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Cascading security updates

Cascading security updates

Posted Feb 28, 2008 10:56 UTC (Thu) by nix (subscriber, #2304)
In reply to: Cascading security updates by magnus
Parent article: Cascading security updates

Symbol versioning doesn't help there unless your applications explicitly state which versions
of symbols they use (which none do because it's so annoying).

Instead they implicitly rely on a GNU extension whereby a symbol with a @@ between name and
version (rather than a single @) becomes the default version and is used if none is specified.
This is invariably the latest symbol version available for that library. So you don't gain
backcompat: what you gain is forward-compat (until you relink, anyway).


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Cascading security updates

Posted Feb 29, 2008 20:14 UTC (Fri) by giraffedata (subscriber, #1954) [Link]

Symbol versioning actually makes the backward compatibility problem worse. Take an old program foo.c and compile it on your new system. Transport the program to an old system, and it won't run. That's because it calls baz(), which at compile/link time turned into a reference to the new Version 2 of baz().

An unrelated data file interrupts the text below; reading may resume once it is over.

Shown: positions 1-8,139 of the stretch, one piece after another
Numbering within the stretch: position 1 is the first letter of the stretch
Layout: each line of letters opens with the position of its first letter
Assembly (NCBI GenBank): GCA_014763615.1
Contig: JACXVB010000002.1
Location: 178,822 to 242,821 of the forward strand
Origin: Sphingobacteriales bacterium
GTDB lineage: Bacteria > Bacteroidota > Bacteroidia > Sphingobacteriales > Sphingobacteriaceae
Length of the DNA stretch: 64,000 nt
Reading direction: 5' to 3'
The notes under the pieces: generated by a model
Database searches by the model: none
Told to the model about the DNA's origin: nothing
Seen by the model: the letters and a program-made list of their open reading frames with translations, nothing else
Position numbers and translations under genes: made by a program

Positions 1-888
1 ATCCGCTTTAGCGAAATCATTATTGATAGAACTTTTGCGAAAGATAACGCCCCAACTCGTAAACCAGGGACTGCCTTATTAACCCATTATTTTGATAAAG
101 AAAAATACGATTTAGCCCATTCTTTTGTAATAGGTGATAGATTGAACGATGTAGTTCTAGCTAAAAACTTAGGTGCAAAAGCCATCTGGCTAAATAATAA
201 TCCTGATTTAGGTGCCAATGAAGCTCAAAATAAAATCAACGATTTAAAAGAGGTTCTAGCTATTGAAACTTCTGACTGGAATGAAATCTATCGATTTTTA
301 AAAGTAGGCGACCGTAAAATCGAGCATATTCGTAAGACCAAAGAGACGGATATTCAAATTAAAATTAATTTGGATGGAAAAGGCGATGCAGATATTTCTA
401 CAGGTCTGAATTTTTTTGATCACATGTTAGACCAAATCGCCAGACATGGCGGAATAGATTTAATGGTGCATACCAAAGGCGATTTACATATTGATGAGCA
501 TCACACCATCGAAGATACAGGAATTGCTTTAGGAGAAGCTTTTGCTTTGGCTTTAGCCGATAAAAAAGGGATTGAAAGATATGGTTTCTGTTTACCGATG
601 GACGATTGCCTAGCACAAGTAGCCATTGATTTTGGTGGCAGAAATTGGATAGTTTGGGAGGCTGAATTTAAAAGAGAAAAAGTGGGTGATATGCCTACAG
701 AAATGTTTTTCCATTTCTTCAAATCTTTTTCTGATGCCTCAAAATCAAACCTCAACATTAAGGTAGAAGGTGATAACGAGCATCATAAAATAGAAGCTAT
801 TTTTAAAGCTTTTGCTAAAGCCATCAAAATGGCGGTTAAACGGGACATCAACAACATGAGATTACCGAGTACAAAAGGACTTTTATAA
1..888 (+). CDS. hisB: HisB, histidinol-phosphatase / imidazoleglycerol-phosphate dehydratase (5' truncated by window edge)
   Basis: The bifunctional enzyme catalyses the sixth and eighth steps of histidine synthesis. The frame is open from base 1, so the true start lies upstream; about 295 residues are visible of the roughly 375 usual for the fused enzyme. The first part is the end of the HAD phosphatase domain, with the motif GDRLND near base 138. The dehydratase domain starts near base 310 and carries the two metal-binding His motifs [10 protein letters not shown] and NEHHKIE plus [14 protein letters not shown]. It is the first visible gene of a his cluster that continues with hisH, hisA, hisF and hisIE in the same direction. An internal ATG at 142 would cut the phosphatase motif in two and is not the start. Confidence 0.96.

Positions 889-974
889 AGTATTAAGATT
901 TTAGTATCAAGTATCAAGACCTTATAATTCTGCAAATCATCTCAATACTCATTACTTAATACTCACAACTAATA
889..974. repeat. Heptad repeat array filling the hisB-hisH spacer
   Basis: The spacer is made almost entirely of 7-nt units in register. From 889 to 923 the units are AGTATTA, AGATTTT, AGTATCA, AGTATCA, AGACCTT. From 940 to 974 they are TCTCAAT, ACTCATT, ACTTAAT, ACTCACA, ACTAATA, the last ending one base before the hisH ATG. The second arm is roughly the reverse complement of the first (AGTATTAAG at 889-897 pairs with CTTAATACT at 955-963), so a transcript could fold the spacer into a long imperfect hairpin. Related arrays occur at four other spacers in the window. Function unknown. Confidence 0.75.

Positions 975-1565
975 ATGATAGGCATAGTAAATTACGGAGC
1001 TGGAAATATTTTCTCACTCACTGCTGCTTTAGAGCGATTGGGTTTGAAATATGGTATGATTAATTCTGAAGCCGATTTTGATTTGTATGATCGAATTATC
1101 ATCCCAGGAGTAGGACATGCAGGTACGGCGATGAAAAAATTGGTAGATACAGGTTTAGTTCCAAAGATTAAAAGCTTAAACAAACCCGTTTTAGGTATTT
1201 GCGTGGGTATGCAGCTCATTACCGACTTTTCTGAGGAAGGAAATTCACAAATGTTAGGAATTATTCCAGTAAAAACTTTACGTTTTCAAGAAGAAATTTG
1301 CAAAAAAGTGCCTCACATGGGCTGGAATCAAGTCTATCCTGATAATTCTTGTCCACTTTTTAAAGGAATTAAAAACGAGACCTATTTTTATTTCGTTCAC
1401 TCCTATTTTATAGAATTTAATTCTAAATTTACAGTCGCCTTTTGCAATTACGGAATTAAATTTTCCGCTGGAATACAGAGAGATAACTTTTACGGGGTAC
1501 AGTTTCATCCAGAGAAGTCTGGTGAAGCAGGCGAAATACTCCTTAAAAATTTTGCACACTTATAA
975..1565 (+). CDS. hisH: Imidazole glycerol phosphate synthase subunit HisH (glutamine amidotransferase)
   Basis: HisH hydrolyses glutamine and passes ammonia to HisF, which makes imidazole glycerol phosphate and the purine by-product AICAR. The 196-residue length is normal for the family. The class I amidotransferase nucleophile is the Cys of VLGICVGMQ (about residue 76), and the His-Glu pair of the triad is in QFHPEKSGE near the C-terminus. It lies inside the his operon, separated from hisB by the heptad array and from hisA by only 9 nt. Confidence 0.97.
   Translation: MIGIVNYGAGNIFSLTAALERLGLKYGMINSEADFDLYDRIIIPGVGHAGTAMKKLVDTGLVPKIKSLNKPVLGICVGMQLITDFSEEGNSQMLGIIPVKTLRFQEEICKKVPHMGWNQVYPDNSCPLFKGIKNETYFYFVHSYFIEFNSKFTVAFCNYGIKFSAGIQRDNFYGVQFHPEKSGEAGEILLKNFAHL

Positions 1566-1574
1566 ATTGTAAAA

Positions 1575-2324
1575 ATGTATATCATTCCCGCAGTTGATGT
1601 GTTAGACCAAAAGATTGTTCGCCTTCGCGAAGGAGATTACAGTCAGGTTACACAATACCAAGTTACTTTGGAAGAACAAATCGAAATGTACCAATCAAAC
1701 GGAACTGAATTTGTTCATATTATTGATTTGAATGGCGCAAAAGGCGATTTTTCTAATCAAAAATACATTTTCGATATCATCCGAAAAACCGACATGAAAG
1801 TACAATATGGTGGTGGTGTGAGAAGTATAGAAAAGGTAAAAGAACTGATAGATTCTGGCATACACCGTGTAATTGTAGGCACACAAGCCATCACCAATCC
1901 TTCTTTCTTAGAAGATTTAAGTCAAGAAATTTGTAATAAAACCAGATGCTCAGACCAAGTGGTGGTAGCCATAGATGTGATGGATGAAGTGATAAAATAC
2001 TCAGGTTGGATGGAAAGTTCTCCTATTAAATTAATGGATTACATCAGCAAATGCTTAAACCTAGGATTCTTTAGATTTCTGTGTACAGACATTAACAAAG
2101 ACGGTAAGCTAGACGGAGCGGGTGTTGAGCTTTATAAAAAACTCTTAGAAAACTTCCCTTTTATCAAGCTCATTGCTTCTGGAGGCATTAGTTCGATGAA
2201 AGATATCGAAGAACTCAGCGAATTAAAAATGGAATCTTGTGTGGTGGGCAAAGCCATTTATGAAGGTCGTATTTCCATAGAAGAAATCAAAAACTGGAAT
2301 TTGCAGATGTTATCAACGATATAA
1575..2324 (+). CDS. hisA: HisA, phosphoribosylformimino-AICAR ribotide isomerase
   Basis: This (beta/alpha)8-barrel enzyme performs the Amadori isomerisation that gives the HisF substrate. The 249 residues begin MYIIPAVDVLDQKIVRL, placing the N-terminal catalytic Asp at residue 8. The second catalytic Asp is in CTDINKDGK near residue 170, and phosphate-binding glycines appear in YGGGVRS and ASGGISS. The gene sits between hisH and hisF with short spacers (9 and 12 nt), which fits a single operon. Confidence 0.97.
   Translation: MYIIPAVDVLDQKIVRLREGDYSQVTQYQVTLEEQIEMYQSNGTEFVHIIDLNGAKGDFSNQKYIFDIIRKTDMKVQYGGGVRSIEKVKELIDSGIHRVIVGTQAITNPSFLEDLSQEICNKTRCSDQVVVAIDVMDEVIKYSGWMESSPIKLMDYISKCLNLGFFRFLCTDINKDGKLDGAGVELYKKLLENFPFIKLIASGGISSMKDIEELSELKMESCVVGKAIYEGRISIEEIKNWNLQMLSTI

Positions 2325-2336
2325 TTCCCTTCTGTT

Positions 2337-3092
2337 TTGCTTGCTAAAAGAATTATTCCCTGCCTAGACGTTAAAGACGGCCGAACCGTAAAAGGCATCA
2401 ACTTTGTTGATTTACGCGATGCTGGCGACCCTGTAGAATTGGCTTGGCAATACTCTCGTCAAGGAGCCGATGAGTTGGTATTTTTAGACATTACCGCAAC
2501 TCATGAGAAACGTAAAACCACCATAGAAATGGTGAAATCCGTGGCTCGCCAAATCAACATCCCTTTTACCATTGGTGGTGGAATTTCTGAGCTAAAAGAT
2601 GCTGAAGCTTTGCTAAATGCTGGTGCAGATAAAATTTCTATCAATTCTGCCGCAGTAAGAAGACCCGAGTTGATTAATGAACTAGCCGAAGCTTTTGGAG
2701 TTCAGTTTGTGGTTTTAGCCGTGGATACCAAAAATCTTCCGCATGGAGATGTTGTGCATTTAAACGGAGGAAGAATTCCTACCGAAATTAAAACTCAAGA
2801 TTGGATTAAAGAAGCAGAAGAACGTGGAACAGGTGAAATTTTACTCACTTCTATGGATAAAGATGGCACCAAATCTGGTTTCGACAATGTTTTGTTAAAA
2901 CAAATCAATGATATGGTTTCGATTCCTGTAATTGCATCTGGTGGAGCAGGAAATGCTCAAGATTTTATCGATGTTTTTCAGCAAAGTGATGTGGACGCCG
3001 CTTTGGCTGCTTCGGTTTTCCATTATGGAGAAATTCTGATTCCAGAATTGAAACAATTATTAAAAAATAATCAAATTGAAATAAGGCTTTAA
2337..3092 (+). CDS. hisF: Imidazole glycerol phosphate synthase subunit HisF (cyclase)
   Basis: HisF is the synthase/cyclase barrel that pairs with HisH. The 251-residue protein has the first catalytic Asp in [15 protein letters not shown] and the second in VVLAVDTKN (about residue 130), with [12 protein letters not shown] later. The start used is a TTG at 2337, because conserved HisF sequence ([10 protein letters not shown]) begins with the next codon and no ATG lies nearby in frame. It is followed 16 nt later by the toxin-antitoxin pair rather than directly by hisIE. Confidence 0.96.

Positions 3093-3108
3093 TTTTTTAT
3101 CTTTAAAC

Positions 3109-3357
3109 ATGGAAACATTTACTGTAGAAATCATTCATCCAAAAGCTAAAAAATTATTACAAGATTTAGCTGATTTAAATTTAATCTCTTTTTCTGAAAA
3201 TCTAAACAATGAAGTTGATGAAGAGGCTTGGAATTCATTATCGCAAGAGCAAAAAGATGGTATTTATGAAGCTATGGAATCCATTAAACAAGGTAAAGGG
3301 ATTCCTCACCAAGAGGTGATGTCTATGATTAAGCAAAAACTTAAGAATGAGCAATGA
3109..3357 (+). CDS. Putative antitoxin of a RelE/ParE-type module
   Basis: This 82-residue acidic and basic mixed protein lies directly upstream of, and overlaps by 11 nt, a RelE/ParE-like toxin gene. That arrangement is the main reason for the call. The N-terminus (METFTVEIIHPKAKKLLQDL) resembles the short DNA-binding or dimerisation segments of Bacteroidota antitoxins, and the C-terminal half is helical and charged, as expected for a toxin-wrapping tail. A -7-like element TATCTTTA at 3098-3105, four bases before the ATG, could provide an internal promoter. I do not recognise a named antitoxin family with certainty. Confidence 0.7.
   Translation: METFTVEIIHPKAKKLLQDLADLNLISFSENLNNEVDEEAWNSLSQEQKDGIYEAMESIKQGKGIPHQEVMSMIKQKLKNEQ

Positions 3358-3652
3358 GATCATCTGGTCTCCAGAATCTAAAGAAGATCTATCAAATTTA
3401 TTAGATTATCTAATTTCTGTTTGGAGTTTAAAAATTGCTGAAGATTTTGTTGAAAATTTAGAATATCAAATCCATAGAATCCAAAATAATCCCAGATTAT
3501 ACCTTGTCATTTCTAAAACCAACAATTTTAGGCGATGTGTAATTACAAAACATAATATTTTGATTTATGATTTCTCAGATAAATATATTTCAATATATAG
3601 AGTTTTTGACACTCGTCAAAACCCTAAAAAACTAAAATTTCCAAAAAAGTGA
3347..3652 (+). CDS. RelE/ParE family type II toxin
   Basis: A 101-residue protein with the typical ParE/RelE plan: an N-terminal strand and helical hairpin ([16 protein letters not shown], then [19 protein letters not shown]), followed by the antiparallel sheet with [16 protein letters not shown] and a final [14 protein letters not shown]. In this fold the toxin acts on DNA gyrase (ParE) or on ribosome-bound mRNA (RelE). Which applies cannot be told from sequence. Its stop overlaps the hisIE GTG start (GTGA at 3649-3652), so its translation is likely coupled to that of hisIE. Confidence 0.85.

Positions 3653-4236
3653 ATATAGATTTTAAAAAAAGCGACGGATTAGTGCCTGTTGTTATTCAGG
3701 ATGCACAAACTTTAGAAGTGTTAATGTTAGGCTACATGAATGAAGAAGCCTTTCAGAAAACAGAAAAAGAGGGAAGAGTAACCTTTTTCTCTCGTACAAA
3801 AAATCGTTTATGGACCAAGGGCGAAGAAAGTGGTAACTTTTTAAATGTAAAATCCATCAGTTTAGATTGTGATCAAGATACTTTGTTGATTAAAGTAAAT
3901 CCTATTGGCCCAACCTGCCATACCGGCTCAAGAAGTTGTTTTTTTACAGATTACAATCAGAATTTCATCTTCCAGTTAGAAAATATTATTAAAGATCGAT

Without symbol versioning, baz() designers would instead introduce a new baz2(), and maintain compatible header files for baz(), and the old foo.c would be unaffected.

Furthermore, a coder of a new foo.c might see in the manual that baz2() is a recent invention, and thus write foo.c to use the more ubiquitous baz(). It's hard to expect a coder to use explicit symbol versions the same way.

Last, but not least, the error message you get when you try to run that newly compiled foo.c on the old system is very cryptic, even to a seasoned software engineer.


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